UNTAET Regulation no. 1999/1 establishes the overall legal structure that protects religious freedom and all other human rights in the territory. Section Two of this regulation stipulates that all persons undertaking public duties or holding public office in East Timor shall observe internationally recognized human rights standards and adds that "they shall not discriminate against any person on any ground such as sex, race, color, language, religion, political or other opinion, national, ethnic or social origin, association with a national community, property, birth or all other status." The provision specifically references the human rights standards reflected in a number of international conventions, including the Universal Declaration of Human Rights (UDHR) and the International Covenant on Civil and Political Rights (ICCPR). Until replaced by UNTAET regulations or subsequent legislation by democratically elected institutions of East Timor, the laws applied in East Timor prior to October 25, 1999, i.e., the Indonesian laws, remain in effect, insofar as they do not conflict with the observance of internationally recognized standards as outlined above. (The requirements of Indonesian law that each citizen be a member of one of Indonesia's officially recognized religion does violate the freedom of religion provisions of the UDHR and the ICCPR, and thus no longer is applicable in East Timor.)
Catholicism is the dominant religion of East Timor and the list of designated public holidays reflects this, including Good Friday, Assumption Day, All Saint's Day, Day of the Immaculate Conception, and Christmas Day.
Restrictions on Religious Freedom
UNTAET's policy and practice contributed to the generally unrestricted practice of religion; however, there were no arrests in cases related to societal religious violence or attacks against churches and mosques (see Section III). UNTAET's ability to respond to such attacks was hindered by insufficient prison space and judicial and police resources. In addition UNTAET's tendency to encourage local reconciliation rather than punishing offenders was an additional factor behind its decision not to charge perpetrators of religious attacks.
There were no reports of religious prisoners or detainees.
Forced Religious Conversion
There were no reports of forced religious conversion, including of minor U.S. citizens who had been abducted or illegally removed from the United States, or of UNTAET's refusal to allow such citizens to be returned to the United States.
Section III. Societal Attitudes
The Catholic Church is the dominant religious institution in East Timor and its priests and bishops are accorded the highest respect in local society. Attitudes toward the small Protestant and Muslim communities vary, given the previous association of these groups with the occupying Indonesian forces. Resentment of Muslims is based on ethnic and economic differences, in addition to the religion.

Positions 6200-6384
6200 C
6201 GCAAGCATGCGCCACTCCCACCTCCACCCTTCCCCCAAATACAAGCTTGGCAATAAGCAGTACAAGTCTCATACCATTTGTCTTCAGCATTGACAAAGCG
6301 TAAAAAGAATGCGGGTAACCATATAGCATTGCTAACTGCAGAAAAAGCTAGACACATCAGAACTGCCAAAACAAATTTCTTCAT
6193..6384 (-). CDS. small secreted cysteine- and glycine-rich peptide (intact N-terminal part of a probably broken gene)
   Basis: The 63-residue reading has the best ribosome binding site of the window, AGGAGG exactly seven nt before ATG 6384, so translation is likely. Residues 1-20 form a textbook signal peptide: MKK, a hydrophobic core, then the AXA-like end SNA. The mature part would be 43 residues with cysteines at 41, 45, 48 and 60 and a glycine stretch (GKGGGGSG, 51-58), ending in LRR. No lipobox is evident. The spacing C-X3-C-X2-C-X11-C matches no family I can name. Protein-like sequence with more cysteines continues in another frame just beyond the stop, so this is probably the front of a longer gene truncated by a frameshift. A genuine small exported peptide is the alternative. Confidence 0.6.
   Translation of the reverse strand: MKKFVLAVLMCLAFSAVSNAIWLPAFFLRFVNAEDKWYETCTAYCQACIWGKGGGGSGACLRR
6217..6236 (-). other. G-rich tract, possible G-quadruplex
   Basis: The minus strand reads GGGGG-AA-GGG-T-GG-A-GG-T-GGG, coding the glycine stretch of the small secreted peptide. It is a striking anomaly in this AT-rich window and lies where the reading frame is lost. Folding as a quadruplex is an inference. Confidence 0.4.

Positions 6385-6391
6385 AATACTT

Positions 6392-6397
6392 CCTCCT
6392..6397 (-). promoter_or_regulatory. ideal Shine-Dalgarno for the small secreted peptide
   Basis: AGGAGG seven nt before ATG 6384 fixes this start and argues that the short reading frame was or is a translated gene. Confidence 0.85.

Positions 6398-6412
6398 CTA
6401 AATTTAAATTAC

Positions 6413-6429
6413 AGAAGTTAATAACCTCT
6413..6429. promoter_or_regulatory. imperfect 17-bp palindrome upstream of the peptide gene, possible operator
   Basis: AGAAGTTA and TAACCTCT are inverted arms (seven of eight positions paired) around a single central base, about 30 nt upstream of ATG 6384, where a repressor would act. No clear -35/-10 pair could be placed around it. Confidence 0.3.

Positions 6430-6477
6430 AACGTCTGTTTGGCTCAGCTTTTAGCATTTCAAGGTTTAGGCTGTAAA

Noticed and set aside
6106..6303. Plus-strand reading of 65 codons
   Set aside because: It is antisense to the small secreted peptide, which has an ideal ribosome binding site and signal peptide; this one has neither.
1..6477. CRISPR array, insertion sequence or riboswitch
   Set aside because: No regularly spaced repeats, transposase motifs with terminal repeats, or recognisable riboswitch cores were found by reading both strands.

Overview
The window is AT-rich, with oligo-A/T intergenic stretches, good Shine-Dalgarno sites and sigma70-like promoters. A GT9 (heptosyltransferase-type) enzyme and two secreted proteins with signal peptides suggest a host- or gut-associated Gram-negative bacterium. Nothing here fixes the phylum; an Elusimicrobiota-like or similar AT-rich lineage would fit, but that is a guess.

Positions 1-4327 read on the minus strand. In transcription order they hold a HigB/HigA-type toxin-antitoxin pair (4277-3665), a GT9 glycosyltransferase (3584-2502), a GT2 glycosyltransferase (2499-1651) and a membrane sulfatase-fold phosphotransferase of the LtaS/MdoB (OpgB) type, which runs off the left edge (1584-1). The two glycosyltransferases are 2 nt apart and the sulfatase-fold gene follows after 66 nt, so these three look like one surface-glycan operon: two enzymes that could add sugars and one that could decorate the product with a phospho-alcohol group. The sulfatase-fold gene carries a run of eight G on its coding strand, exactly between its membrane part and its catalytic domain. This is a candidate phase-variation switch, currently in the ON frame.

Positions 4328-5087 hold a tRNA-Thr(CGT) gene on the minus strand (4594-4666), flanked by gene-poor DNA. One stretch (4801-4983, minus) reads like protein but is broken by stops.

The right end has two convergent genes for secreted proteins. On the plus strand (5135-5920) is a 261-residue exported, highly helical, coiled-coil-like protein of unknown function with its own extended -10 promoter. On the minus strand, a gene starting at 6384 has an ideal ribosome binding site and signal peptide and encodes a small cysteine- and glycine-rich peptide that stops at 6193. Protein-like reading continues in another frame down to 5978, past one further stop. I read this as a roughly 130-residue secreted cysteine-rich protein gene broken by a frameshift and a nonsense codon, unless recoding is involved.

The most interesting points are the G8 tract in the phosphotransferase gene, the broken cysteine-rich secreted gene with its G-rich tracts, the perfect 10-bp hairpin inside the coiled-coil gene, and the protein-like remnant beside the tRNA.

In March 2001, a mob burned the mosque in Baucau during a wave of general unrest and destruction in that city. It was believed that residents might have targeted the mosque as a result of local animosity toward a Jordanian Rapid Reaction Unit based nearby. On December 31, 2000, local gangs attacked and vandalized the area around the mosque that harbors Dili's small Malay Muslim community, injuring three persons. The mosque members' resistance to the gang's demand for a car apparently precipitated the violence.
At times Protestants also have been harassed; however, during the period covered by this report, there were no further attacks on Protestant churches such as those that occurred in June 2000, in Aileu district.
A lack of prison space, inadequate judicial and police resources, and a tendency to encourage local reconciliation rather than punishment of offenders were factors behind the decision of UNTAET authorities not to charge perpetrators of violence or attacks on churches and mosques (see Section II). In the case of the June 2000 Aileu incidents, the authorities and local churchmen promoted reconciliation between the local Protestant and Catholic communities, and the local Catholic Church took the lead in a project to rebuild three destroyed Protestant churches.
Section IV. U.S. Government Policy
The U.S. Government discussed religious freedom issues with UNTAET in the context of its overall dialog and policy of promoting human rights.